Susanna Fuller and Arctic Project Specialist Maude Durand, along with other experts, met with Minister Diane Lebouthillier yesterday following the treaty signing.

Yesterday, Canada’s Minister of Fisheries and Oceans signed the High Seas Treaty at the United Nations headquarters in New York. It was one year to the day since countries first agreed on the treaty text: On March 4th, 2023, delegates and civil society celebrated in the early morning hours, with both applause and tears erupting after almost two decades of discussions and formal negotiations. International policy advisor Nicole Zanesco and I were among the civil society participants on the ground who got to see the treaty through to the end—after so many years of starts and stops, watching the world come to an agreement was a significant moment. But as with any big step forward, it is only the start of the next chapter.

Canada has become the 88th country to sign the treaty, demonstrating its intent to work towards a new governance regime for the 50 percent of the planet that makes up the high seas. These vast ocean areas are beyond the borders of any one country, so nations must work together to protect and manage them. The new treaty deals specifically with “biodiversity beyond national jurisdiction,” or BBNJ. It allows marine protected areas to be established, creates a new regime for environmental impact assessments, sets out a framework for accessing and sharing the benefits of marine genetic resources, and requires that developed countries provide the capacity for developing states to participate in high seas research. In addition, the treaty requires that traditional knowledge be used alongside scientific information to advise decision-makers.

But the treaty has yet to come into force; for that to happen, at least 60 countries must also ratify it, meaning that their governments formally recognize the treaty through legislation. Palau and Chile have been the first to do this, and there is an ambitious goal to have the remaining 58 ratifications completed by the next United Nations Oceans Conference in June 2025. This may feel like a big ask, but such ambition is necessary given the many years it took for countries to agree on the text and the increasing threats to high seas biodiversity, from climate change and fisheries to mining and geoengineering.

To recognize this critical moment, Canada hosted a roundtable after the signing to hear from experts and stakeholders. Oceans North participated and sent the message that Canada has every reason to be a champion of the treaty, both at home and internationally. We have a long history of global environmental leadership and are surrounded by three different oceans that we are connected to economically, socially, and culturally. We are party to numerous climate and biodiversity agreements and commitments and have the money and capacity to realize them. As we celebrate Canada signing the treaty, we must also look ahead to how they can make its promise real. It won’t be easy, but Canada has an opportunity to be part of something historic that will benefit future generations.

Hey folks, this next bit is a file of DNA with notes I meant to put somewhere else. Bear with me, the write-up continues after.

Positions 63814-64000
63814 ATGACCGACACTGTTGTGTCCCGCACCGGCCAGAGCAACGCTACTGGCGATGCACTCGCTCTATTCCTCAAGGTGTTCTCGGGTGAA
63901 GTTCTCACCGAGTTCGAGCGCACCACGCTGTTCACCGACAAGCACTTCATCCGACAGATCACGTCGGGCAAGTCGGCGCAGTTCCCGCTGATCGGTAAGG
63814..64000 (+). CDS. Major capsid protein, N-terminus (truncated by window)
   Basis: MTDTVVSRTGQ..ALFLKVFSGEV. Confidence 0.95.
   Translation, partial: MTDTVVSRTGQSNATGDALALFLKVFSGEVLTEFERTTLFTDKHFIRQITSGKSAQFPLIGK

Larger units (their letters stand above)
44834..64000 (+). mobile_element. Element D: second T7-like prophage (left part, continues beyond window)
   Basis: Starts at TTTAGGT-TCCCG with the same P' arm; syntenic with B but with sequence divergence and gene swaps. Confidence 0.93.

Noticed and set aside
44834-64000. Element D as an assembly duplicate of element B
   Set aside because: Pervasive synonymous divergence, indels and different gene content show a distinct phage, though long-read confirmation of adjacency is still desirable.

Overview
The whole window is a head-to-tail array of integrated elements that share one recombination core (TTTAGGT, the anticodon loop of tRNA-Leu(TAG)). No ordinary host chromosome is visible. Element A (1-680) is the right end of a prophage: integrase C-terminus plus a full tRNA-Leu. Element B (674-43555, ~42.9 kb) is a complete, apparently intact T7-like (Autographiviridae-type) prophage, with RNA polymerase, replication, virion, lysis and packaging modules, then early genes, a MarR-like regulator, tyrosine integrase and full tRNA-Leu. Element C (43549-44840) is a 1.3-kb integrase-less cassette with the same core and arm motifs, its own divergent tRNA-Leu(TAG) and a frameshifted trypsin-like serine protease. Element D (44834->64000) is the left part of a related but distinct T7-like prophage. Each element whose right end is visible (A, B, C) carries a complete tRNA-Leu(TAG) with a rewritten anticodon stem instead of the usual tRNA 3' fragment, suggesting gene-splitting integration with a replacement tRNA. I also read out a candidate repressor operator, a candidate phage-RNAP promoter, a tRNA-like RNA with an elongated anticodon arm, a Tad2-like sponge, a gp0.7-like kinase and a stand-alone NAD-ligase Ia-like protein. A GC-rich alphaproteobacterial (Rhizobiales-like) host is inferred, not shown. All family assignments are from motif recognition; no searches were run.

In the coming year, while geopolitical partnerships are strong, Canada has several opportunities to ensure that the foundations are set for the future health of the high seas. These include supporting other countries in ratifying the treaty, particularly developing states; this could be incorporated into existing policy, such as the country’s Indo-Pacific Strategy. Canada must also work with like-minded states at the International Seabed Authority to ensure that deep sea mining does not start until the full impacts on biodiversity can be understood. To protect areas of the high seas from existing activities, Canada should co-sponsor a proposal at the North Pacific Fisheries Commission this April to limit bottom trawling on the Emperor Seamounts until an updated impact assessment can be completed.

Finally, Canada needs to work with Arctic states and help bring together Arctic Indigenous leaders to discuss governance of the Central Arctic Ocean—a unique and relatively intact ecosystem where industrial activities have yet to start. Indigenous Peoples have often been excluded from international decision-making, and our country has a role to play in changing that.  

Attention must also be paid to the connections between oceans and climate. The ocean continues to absorb most of the excess heat generated due to climate change and freshwater from melting in the Arctic and Antarctic. Excess carbon dioxide in the atmosphere is taken in by the ocean, too, causing it to become more acidic. We can’t protect biodiversity without accounting for the shifts that are happening as a result of fossil fuel emissions. Canada must find more ways to reduce its emissions while supporting ocean climate-change proposals in existing high-seas governance entities such as regional fisheries management organizations.

It took over a decade to create the BBNJ Treaty, and even if it is ratified by 2025, it will not come into force immediately. As we celebrate the first anniversary of its completion, it’s gratifying to see Canada recognize the urgency and importance of moving the treaty forward and ensuring there are places left to protect. Moments like this help recapture that sense of hope from one year ago when the world came together and promised to make a positive change for the ocean we all share. Canada now has an important role in making that promise a reality.

Susanna Fuller is Oceans North’s Vice President of Conservation and Projects; Nicole Zanesco is Oceans North’s International Policy Advisor. 

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